Presentation on theme: "Developmental Disabilities. The Regional Center History The Lanterman Act 1969 Developed by parents and requires localized community service systems for."— Presentation transcript:
The Regional Center History The Lanterman Act 1969 Developed by parents and requires localized community service systems for persons having a developmental disability in California. Non-profit private corporations 5 year performance contracts with the State State and Federally funded & regulated 21 Regional Centers statewide Over 225,000 active cases statewide
INLAND REGIONAL CENTER serves both San Bernardino and Riverside counties. It is the largest of all 21 regional centers in California and currently serves over 23,000 persons of all ages. IRC has over 550 Consumer Service Coordinators (CSCs) with each having caseloads of 62+ persons. Consumers are seen Quarterly at a minimum at their home, day program, and/or school. Each has an Annual Review and Individual Program Plan (IPP) developed annually with goals and objectives that are determined by the consumer with the Planning Team.
Information about Programs & Services The California State Department of Developmental Services is responsible for coordinating services for California residents with developmental disabilities. Local Regional Centers ensure local community access to services and supports. A “Person-Centered Planning” approach is used in making decisions regarding where a person with developmental disabilities will live and the kinds of supports that may be needed. Everyone has a Planning Team that includes the person utilizing the services, family members, regional center staff, and anyone else who is asked to be there by the individual. The team works together to make sure that the services that people are getting support their choices in where they want to live, how and with whom they choose to spend the day, and hopes and dreams for the future.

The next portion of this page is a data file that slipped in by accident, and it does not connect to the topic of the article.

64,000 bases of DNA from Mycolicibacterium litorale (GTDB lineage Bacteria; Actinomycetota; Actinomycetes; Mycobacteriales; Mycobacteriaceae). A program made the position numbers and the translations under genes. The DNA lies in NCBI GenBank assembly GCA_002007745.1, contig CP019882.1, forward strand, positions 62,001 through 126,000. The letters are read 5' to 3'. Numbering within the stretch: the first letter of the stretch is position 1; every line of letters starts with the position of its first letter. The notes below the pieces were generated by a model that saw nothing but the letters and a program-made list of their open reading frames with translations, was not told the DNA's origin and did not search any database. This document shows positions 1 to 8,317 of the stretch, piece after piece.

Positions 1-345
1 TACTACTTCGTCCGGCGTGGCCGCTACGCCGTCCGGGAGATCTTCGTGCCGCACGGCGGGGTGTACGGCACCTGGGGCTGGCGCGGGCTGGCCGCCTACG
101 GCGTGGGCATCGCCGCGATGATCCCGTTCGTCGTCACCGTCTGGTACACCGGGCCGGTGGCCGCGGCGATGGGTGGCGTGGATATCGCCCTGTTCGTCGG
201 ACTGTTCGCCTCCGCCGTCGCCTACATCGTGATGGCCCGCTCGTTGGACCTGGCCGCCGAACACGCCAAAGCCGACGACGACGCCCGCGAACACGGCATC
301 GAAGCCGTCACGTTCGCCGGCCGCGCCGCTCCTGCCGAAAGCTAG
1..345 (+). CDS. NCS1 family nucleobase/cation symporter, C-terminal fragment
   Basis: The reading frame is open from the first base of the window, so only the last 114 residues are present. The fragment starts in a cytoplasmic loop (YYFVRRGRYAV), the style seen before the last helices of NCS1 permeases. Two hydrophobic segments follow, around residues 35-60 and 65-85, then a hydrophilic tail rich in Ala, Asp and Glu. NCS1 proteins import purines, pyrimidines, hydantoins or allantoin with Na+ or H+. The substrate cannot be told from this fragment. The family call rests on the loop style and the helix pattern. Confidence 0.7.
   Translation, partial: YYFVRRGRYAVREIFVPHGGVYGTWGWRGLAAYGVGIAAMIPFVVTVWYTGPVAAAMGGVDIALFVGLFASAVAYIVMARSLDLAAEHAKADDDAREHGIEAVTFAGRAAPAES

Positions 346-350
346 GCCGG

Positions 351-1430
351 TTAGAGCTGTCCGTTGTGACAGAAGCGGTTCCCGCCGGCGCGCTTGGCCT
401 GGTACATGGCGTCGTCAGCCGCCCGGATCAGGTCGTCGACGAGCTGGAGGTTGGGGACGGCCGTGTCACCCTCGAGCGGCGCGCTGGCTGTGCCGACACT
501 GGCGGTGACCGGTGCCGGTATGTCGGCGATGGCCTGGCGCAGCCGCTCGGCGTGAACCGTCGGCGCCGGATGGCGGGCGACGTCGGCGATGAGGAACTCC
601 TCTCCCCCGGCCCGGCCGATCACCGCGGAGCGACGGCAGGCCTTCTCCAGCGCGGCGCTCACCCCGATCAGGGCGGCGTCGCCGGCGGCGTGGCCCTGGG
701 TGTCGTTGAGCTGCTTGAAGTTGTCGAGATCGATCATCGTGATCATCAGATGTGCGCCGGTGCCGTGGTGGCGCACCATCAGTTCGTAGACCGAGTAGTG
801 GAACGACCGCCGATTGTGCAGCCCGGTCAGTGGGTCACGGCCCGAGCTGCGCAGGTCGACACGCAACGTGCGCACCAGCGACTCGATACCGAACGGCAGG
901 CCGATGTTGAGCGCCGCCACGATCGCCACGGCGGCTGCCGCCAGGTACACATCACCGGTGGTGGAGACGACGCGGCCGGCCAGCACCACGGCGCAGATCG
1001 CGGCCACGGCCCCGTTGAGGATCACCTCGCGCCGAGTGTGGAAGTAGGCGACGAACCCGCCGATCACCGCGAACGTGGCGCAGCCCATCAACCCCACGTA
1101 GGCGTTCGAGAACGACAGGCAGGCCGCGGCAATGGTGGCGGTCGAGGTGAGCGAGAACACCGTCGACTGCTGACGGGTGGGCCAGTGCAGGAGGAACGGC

Services Provided by Regional Centers Regional Centers provide diagnosis and assessment of eligibility. They help plan, access, coordinate and monitor the services and supports that are needed because of a developmental disability. There is no charge for the diagnosis and eligibility assessment. Once eligibility is determined, a service coordinator is assigned to help develop a plan for services, tell you where services are available, and help you get the services. Most services and supports are free regardless of age or income. Parents are required to “share the cost” of 24-hour out-of-home placements for children under age 18. This share depends on the parents' ability to pay. Open cases can be inactivated and re-activated by consumers or their families as needs change throughout the life span. Regional Center services are voluntary.
Some of the Supports provided by the Regional Centers include: Information and referral Assessment and diagnosis Lifelong individualized planning and service coordination Purchase of necessary services included in the Individual Program Plan Resource development Outreach Assistance in finding and using community and other resources Advocacy for the protection of legal, civil, and service rights Early Intervention services for at-risk infants and their families Genetic counseling Family support Planning, placement, and monitoring for 24-hour out-of-home care Training and educational opportunities for individuals and families Community education about developmental disabilities
Supportive services and living arrangements available for persons with developmental disabilities include: Day Program Services Education Services Work Services Programs Supported Employment Work Activity Programs Supported Living Services Affordable Housing Family Home Agency Foster Family Agency Independent Living In-Home Supportive Services Respite Services Transportation Services Community Care Facilities (CCFs) Intermediate Care Facilities (ICFs)
Who is eligible for services? To be eligible for services, a person must have a disability that begins before the person's 18th birthday, be expected to continue indefinitely and present a substantial disability (Section 4512 Calif. W & I Code.) Infants and toddlers (age 0 to 36 months) who are at-risk of having developmental disabilities or who have a developmental delay may also qualify for services. (Section 95014 of the Calif. Gov.Code.) In addition, individuals at-risk of having a child with a developmental disability may be eligible for genetic diagnosis, counseling and other prevention services. Eligibility is established through diagnosis and assessment performed by Regional Centers. Persons must reside in California.